Laboratory Wine vs. Blue Nun

It cannot be that American artificial wine
ends up on the German market without the consumer recognizing it. The German quality wines will be
drowned by cheap laboratory wines because of this deal."

"Artificial Wine"

"Laboratory Wine."

The German Farm minister who is dissing American winemakers here is doing so in the course of explaining his opposition to the tentative trade deal between the U.S. and EU. It’s nice to see that the French, with all their smug, condescending, self-assurance still have something to teach the rest of Europe.

What Herr Farm Minister Horst Seehofer is referring to when he speaks of our "artificial" and "laboratory" wines is the practice in some circles of using "oak chips" to get that oaky quality at a lower price and the use of adding water to higher alcohol wines. The Germans can’t do this, by law.

You’d think it would be enough for the good Farm Minister to simply ask that production practices between the EU and the U.S. be brought closer into agreement with each other. But that’s not quite enough. They feel that denigration is the way to go.

Let’s take a look at the Oak Chip issue, which I assume is the inspiration for his reference to American "artificial" and "laboratory"wines. Yet, it is true that putting oak chips into a vat of wine impart an oak flavor to the wine is a bit of an artificial approach to winemaking. After all, squished and fermented grapes do not come naturally with that smoky, vanilla aromas. Yet, when you get right down to it, I think we can all agree that aging a wine in a barrel made of oak imparts an artificial flavor also.

I can’t quite put my finger on the reason so many European leaders feel they need to denigrate American winemakers as they traverse the political landscape. I’m inclined to believe it’s some combination of desperation and transatlantic politics, combined with pandering to a culture and people that recently have come to despise "America" for our recent change in our diplomatic posture.

The French have made the arrogant dismissal of anything foreign an art. I’d have thought the Germans would have been more creative.

Posted In: Wine Business


7 Responses

  1. St.Vini - December 20, 2005

    Nice soft touch with the Blue Nun, I love that. I posted something similar today – this whole “artificial” vs. “natural” winemaking argument is just silly as you correctly point out with the barrel example. Its more about the acceptance of technology (which I’m sure the basket press suffered from too!)….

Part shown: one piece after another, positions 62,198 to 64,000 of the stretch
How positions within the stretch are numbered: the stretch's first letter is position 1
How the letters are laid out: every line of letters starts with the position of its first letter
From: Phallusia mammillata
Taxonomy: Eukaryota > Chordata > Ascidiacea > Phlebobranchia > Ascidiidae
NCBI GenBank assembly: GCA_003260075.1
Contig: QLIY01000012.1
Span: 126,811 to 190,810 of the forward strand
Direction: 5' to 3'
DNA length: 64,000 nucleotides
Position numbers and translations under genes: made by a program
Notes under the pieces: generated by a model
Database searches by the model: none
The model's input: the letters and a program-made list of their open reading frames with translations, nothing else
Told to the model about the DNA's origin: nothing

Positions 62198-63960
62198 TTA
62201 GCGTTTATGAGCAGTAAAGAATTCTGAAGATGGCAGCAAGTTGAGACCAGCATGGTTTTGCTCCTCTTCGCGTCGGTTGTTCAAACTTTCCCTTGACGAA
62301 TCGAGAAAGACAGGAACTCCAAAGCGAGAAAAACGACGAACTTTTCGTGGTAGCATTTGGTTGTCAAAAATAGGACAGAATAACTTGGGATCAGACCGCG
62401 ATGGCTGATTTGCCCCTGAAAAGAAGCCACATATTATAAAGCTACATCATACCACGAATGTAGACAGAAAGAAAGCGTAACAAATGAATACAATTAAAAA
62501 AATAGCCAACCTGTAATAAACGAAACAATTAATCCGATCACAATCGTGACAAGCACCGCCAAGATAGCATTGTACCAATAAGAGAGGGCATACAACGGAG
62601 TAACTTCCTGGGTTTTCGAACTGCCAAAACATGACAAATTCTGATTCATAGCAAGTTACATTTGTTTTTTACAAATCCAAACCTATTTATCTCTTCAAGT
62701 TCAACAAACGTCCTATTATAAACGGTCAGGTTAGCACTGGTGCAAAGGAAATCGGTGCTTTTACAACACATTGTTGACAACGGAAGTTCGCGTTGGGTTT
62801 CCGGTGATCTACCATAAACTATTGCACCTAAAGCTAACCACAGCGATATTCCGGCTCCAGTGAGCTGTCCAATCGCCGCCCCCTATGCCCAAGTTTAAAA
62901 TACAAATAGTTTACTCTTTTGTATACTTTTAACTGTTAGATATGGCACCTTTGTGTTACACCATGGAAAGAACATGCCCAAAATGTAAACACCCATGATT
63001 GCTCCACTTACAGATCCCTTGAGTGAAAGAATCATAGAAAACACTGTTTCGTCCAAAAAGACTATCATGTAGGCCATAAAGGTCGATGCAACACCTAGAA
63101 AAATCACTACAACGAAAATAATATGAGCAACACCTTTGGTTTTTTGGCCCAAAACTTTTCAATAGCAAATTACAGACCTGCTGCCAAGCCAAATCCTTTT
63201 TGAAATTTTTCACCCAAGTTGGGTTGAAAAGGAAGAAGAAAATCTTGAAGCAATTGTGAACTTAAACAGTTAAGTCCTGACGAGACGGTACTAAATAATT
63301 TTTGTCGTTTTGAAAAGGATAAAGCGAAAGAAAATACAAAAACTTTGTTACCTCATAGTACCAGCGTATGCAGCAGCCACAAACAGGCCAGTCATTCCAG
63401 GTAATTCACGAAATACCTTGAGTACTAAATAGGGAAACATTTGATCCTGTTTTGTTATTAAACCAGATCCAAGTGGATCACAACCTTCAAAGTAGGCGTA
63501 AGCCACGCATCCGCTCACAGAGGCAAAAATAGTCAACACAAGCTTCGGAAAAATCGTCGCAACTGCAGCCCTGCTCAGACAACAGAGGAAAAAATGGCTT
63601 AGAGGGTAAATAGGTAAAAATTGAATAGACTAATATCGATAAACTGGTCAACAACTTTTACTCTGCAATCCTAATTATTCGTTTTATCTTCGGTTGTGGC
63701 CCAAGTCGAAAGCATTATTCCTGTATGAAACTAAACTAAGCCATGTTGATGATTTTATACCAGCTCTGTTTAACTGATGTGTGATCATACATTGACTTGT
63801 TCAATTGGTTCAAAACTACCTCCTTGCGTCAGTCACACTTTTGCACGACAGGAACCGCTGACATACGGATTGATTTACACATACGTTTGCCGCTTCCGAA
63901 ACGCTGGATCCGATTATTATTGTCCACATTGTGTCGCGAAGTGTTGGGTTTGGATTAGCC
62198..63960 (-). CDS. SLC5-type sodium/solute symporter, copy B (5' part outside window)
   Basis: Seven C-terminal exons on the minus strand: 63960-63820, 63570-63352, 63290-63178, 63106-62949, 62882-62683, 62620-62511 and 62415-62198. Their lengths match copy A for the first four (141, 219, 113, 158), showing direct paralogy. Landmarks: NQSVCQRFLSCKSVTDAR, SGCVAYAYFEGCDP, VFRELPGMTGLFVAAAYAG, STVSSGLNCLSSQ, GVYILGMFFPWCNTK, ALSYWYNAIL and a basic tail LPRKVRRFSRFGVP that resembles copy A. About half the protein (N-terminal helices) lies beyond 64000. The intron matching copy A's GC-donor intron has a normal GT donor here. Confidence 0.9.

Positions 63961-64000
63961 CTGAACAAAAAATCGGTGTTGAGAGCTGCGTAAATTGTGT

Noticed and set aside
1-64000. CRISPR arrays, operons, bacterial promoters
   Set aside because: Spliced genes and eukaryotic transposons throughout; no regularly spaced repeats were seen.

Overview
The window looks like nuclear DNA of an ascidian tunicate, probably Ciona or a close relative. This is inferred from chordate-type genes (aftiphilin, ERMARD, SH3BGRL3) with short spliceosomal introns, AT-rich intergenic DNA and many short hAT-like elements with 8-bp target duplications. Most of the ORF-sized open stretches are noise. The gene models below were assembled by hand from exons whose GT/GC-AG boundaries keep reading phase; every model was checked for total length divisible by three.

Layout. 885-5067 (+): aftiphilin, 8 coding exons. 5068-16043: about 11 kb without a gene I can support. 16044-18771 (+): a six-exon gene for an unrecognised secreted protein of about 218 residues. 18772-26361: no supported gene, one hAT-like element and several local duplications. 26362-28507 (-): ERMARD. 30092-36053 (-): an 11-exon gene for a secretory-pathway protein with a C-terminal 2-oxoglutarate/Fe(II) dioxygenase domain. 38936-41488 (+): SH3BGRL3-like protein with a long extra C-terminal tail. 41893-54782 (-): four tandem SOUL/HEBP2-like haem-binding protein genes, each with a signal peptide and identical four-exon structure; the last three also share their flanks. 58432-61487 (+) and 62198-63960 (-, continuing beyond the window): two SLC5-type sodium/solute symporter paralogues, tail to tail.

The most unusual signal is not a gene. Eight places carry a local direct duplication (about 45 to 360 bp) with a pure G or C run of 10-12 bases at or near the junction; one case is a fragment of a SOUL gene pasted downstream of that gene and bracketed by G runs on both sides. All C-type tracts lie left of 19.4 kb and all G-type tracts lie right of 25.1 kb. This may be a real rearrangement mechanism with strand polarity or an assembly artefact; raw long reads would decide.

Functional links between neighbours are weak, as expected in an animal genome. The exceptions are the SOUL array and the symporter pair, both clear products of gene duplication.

2. Ken Payton - December 20, 2005

    Mr. Fermentation,
    We have no ‘diplomatic culture’. We have a war culture, and therefore, an ‘America first’ culture. The good news is that it is temporary, transient. We shall one day soon find the rest of the world interesting again. Should you, Mr. Fermentation, have the good fortune of visiting other lands, and of talking to other peoples, you will find them worth listening to. Perhaps you will drink their wines, as a guest in their houses. Maybe then you will back off your ‘world vrs. US’ mentality. I hope so. As of now, you run the risk of becoming the Rush Limbaugh of the wine bloggers, without a palate worth paying attention to.
    ‘Oak chips’? ‘Adding water’? Why not sugar, spice, vanilla, coffee? At the end of the day, what on earth do you believe wine to be?

  3. Tom Wark - December 20, 2005

    Thanks for commenting.
    Here’s the thing. I tend to get a tad strident when I read someone bash an entire country’s winemaking experience as “artificial” and Laboratory based. I think you’ll agree, whether the wine is in barrels or in contact with chips, it’s an artificial flavor hitting the wine. And the Germans, French, Italians, Aussies, Americans and Martians all do this. Who’s artificial?
    My real introduction to European wines came in the mid eighties when I was married to a young French lady. Over the course of a decade or so we had the opportunity to travel across Europe on a number of occassions, taking rest in a number of homes and drinknig a good deal of wine from across the continent.
    En fait, nous avons souvent bu des vins des caves de sa famille et nos amis. Je suis en fait un francophile. Mais je ‘n’apprécie pas n’importe qui déprécie les personnes entières.
    As for become the “Rush Limbaugh” of wine bloggers I assume you refer to his right wing politics and not his popularity. Correct? And finally, I don’t think I’ve ever asked anyone to pay attention to my palate. But that’s an idea to consider.

  4. Jerry Hall - December 20, 2005

    As for the oak chips, one hopes to get what they pay for. Certainly, one cannot expect to pay $13 and get a bottle of Napa Estate Cab (or any other Appellation with high real estate prices), aged in half or more new French oak, with yields at 2250 kg/hectare.

  5. Peter Finkelstein - December 20, 2005

    Don’t you think it is also so fashioned that the wine industry insists on using grapes? Certainly, something else can be used as a base for wine that liberate wine from the old notion of vines, growing season and one harvest per year. No doubt, much of the current research on GMO is the prelude to such innovations.
    Hopefully, the trade won’t fixate on “the grape,” and the supposed romance of the vine. This is the same type of backward thinking that makes people still want corks rather than clean closures.
    But progress will win!

  6. Tom Wark - December 21, 2005

    By the time I’m done, everyone will be making Walnut Wine from concentrate and water.

  7. Peter Finkelstein - December 21, 2005

    Don’t discount the use of water. A lot of people are adding water these days to calm down their grape vinifications.
    Yet another reasons to move on….

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